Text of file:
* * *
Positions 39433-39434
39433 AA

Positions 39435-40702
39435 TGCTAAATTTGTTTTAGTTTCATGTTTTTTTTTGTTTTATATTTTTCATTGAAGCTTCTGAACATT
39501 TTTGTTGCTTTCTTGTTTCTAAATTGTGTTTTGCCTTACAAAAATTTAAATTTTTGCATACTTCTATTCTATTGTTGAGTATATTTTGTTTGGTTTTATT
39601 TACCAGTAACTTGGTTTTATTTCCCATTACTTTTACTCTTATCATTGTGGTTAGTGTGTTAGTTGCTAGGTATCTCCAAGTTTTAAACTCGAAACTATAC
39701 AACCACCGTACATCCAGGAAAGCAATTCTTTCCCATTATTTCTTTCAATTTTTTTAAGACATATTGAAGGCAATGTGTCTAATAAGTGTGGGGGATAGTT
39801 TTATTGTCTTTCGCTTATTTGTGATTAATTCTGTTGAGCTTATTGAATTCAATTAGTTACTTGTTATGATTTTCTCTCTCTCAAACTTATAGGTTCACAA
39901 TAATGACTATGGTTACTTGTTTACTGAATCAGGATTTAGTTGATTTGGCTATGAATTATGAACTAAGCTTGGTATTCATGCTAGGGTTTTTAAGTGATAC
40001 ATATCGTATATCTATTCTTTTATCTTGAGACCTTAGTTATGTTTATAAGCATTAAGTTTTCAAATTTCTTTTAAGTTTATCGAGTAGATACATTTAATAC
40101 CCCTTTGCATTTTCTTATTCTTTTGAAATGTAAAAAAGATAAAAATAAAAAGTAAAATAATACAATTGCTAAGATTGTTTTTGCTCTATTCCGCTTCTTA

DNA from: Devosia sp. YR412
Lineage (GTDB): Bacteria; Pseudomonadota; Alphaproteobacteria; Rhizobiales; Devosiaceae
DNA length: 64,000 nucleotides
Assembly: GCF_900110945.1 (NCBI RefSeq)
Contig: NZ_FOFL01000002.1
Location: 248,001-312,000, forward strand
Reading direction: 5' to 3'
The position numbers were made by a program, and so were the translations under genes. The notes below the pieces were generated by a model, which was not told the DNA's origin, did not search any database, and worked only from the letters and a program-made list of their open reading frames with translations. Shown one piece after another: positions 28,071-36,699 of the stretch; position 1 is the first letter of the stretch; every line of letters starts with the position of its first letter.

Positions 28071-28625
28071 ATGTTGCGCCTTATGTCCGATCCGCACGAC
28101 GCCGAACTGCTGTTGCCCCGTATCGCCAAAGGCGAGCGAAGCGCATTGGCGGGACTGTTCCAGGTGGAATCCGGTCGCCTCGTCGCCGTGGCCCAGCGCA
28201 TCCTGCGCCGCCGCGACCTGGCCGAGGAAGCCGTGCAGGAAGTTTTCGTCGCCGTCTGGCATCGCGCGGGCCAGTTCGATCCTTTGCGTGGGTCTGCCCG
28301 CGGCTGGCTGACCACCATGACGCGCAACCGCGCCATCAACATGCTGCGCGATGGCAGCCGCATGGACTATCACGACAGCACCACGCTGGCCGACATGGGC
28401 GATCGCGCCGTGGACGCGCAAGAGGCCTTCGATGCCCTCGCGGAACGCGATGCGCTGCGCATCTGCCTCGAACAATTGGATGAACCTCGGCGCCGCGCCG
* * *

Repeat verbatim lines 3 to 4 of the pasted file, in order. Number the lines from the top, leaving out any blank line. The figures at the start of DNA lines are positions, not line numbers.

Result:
Positions 39435-40702
39435 TGCTAAATTTGTTTTAGTTTCATGTTTTTTTTTGTTTTATATTTTTCATTGAAGCTTCTGAACATT